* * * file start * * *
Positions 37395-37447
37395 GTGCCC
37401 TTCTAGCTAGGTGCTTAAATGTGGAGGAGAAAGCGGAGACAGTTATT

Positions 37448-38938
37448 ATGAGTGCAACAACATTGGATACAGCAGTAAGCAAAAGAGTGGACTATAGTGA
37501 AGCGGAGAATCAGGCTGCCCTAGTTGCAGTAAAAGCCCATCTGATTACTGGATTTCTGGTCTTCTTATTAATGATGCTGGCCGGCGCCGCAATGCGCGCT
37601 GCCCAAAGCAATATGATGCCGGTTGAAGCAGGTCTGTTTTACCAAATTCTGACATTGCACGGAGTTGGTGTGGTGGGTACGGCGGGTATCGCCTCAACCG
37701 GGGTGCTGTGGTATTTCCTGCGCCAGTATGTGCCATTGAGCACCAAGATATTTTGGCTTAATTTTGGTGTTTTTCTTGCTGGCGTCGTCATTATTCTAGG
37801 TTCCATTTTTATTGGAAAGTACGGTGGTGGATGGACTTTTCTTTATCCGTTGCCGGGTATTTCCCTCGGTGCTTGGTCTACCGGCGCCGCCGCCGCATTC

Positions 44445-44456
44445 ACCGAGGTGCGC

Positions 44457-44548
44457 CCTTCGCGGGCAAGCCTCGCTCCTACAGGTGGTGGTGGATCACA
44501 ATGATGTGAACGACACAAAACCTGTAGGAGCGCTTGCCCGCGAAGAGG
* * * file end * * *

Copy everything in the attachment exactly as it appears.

Positions 37395-37447
37395 GTGCCC
37401 TTCTAGCTAGGTGCTTAAATGTGGAGGAGAAAGCGGAGACAGTTATT

Positions 37448-38938
37448 ATGAGTGCAACAACATTGGATACAGCAGTAAGCAAAAGAGTGGACTATAGTGA
37501 AGCGGAGAATCAGGCTGCCCTAGTTGCAGTAAAAGCCCATCTGATTACTGGATTTCTGGTCTTCTTATTAATGATGCTGGCCGGCGCCGCAATGCGCGCT
37601 GCCCAAAGCAATATGATGCCGGTTGAAGCAGGTCTGTTTTACCAAATTCTGACATTGCACGGAGTTGGTGTGGTGGGTACGGCGGGTATCGCCTCAACCG
37701 GGGTGCTGTGGTATTTCCTGCGCCAGTATGTGCCATTGAGCACCAAGATATTTTGGCTTAATTTTGGTGTTTTTCTTGCTGGCGTCGTCATTATTCTAGG
37801 TTCCATTTTTATTGGAAAGTACGGTGGTGGATGGACTTTTCTTTATCCGTTGCCGGGTATTTCCCTCGGTGCTTGGTCTACCGGCGCCGCCGCCGCATTC

Positions 44445-44456
44445 ACCGAGGTGCGC

Positions 44457-44548
44457 CCTTCGCGGGCAAGCCTCGCTCCTACAGGTGGTGGTGGATCACA
44501 ATGATGTGAACGACACAAAACCTGTAGGAGCGCTTGCCCGCGAAGAGG